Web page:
Spring Manufacturing Process
Mechanical springs are present in every area of our lives, and it is easy to take these practical components for granted. A humble spring may seem simple, but manufacturing high-quality springs involves implementing a surprising number of complicated processes.
What Is Spring Winding?
The first step, spring winding, is the generalised term used to cover the many different ways springs are physically manufactured. This name is related to the winding nature of most spring designs but with slight changes for each type.
Spring wire is fed into one of our advanced CNC (computer numerical control) machines, which will be straightened into a default, flat shape before being manipulated into the desired result.
Spring coilers will feed the wire into rollers that draw it through guides that culminate in a coiling point. The wire is coiled backward at this point to form the intended spring shape. This is used to create many custom spring designs, such as tension, torsion and compression springs.
We use forming machines to create tension, torsion springs and varied wire forms. A spring-forming CNC machine will have six to eight tooling slides on the face which help it perform several bends and hoops in addition to the standard spring coil. As a result, this machine has more adaptability than a coiling machine.
Computers control our CNC bending machines as they use a variety of uniquely placed rollers. These rollers will form the inserted flat wire into bespoke wire form designs. Then, rollers moving tool heads, and guides push and pull the metal into the final design. This machine is usually chosen for high-quality wire forms but can be used for bespoke spring designs.
Heat Treating Springs
The second step, heat treatment, is a beneficial process that helps improve the quality of the material of the spring. The heated processes will modify the crystalline structure of the metal alloys through repeated heating and cooling. This will be conducted at different intensities and durations, with the effect on the material being:
- Increase durability
- Higher temperature resistance
- Increased ductility
Spring manufacturers provide this service as part of the metal fabrication process because it has dramatically improved physical properties without altering the dimensions. Common heat treatments are hardening, annealing, quenching and tempering.
Metal hardening is where the alloys are heated above the critical temperature for the material and then cooled again rapidly. There are various ways of quickly cooling the materials, including the quenching process. Few metals are only hardened; most will have additional treatments such as tempering or stress relieving to improve their workability and toughness.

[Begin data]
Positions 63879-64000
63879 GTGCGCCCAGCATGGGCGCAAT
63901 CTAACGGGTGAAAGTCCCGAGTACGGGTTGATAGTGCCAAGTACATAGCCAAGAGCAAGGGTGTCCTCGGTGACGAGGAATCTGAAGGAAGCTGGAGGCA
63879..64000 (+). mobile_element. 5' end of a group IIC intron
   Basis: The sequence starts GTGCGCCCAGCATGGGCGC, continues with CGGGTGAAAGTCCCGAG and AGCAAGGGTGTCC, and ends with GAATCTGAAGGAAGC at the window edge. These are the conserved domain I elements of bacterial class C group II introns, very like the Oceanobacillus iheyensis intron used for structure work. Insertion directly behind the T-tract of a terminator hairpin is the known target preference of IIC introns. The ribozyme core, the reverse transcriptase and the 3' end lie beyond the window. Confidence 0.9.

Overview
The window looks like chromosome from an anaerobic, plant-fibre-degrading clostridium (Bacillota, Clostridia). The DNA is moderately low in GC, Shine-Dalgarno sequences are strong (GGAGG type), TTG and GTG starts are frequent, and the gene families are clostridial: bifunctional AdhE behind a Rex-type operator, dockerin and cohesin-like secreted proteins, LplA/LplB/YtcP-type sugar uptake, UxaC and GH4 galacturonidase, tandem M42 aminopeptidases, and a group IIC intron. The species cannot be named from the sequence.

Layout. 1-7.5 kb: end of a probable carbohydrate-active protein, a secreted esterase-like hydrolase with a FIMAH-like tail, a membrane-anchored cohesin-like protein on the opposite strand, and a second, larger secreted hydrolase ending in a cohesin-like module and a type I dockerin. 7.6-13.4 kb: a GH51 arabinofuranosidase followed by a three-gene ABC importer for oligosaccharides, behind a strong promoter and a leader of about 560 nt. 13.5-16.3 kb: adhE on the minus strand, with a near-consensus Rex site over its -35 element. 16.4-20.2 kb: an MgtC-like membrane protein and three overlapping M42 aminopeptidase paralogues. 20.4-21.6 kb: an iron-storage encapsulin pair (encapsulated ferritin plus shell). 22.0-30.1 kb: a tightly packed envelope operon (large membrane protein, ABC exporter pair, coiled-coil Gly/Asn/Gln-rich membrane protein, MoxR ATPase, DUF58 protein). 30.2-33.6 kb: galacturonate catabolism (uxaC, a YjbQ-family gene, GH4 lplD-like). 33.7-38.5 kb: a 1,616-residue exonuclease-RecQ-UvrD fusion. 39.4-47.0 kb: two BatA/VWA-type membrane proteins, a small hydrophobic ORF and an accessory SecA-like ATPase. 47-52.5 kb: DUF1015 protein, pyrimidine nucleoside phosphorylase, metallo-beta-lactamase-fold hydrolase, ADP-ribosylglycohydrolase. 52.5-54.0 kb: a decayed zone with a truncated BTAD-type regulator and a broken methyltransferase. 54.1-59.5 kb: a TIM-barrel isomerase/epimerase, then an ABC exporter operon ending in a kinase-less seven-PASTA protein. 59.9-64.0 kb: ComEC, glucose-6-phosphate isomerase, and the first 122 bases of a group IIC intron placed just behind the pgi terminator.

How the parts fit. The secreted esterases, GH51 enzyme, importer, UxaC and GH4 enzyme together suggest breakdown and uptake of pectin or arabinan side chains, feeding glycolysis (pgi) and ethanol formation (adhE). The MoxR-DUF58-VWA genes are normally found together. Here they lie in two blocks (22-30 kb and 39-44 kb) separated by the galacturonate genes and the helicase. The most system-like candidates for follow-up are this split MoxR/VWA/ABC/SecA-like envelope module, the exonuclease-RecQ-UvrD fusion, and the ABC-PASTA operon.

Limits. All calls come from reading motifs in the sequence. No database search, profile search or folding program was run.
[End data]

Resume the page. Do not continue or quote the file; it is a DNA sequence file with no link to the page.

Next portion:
This cooling process has a significant effect on metals. Quenching can be done minimally with air cooling or dramatically with water or oil. The rapid cooling of quenching essentially freezes the microstructure of the metal and creates stress. This unintended side-effect can be fixed with tempering.
The cooling process puts metal under strain, but that can be relieved with tempering. Tempering further develops the material’s properties and balances them out after the hardening and quenching process. The specifics will vary depending on the desired result and the material.
Generally, tempering involves reheating the cooled metal at a relatively low temperature. The material’s microstructure creates chemical precipitation and spheroidzation of the internal elements. Spheroidzation is particularly relevant to compression springs as it assists with rolling the coils.
This process aims to increase ductility, specifically, making the material more malleable without fracturing. This reduced hardness is because the annealing process reduces the dislocations inside the metal’s crystalline structure.
Dislocations are defects inherent within metals. These irregularities strongly influence the properties of the metal, with an excess number increasing the metal’s corrosion susceptibility. Therefore, annealing is usually performed on materials that have been cold-worked or hardening to prevent the metal from becoming brittle.
Coating and Finishing
The final phase of spring manufacturing involves applying coating, plating or other finishing processes. If heat treatment is about the internal quality of the metal, then this stage addresses the external surface.
Spring manufacturers ensure their springs have the most extended longevity by applying effective coatings that prevent corrosion and improve visual aesthetics.
Shot peening is where the finished springs are attacked with spherical shots. This effect applies compression stress, which can be seen as compression dimples on the surface. In addition, shot peening strengthens the material against fatigue, corrosion and cracking.
A thin layer of metal is applied to the surface of the spring during an electroplating process – a mixture of chemicals and electrical currents attach the plating to the metal. This process improves corrosion resistance as a fresh layer protects the spring below. Plating is also used to improve a spring’s aesthetics or electrical conductivity.
European Springs has a long history of manufacturing the highest quality springs for companies globally. Leaving handmade manufacturing behind, we use advanced CNC machines to produce large batches of bespoke springs, usually using the many varied steps outlined above.